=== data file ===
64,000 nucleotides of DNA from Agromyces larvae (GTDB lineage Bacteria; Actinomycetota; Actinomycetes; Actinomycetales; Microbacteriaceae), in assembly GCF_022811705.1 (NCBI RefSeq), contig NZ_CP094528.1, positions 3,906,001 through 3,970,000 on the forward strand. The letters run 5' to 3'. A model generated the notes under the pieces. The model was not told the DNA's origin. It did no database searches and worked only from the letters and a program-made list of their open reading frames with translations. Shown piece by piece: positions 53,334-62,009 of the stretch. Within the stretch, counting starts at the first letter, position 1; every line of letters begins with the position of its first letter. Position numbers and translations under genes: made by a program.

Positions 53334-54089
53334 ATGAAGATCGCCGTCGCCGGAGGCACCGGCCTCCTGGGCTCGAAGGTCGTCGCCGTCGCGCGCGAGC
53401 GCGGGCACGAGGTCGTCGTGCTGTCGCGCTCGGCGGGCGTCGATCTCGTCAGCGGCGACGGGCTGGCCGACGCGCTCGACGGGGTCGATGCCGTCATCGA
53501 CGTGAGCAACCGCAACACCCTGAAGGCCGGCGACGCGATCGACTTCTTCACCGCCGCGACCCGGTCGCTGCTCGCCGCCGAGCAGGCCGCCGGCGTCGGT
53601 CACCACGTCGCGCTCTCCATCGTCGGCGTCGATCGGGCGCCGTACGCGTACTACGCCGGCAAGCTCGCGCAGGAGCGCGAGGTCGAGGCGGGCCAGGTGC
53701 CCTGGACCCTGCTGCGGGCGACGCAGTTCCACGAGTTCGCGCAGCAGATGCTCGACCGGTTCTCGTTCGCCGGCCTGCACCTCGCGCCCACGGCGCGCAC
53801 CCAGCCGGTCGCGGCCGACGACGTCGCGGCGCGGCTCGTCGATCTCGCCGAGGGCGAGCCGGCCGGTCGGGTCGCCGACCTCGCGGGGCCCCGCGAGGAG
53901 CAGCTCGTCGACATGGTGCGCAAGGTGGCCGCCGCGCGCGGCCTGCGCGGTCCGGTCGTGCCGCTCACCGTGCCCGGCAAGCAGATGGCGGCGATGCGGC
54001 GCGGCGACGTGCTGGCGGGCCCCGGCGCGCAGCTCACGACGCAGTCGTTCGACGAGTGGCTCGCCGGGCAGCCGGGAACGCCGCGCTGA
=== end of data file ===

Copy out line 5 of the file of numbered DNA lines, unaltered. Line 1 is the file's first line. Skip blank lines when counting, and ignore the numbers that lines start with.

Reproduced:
53501 CGTGAGCAACCGCAACACCCTGAAGGCCGGCGACGCGATCGACTTCTTCACCGCCGCGACCCGGTCGCTGCTCGCCGCCGAGCAGGCCGCCGGCGTCGGT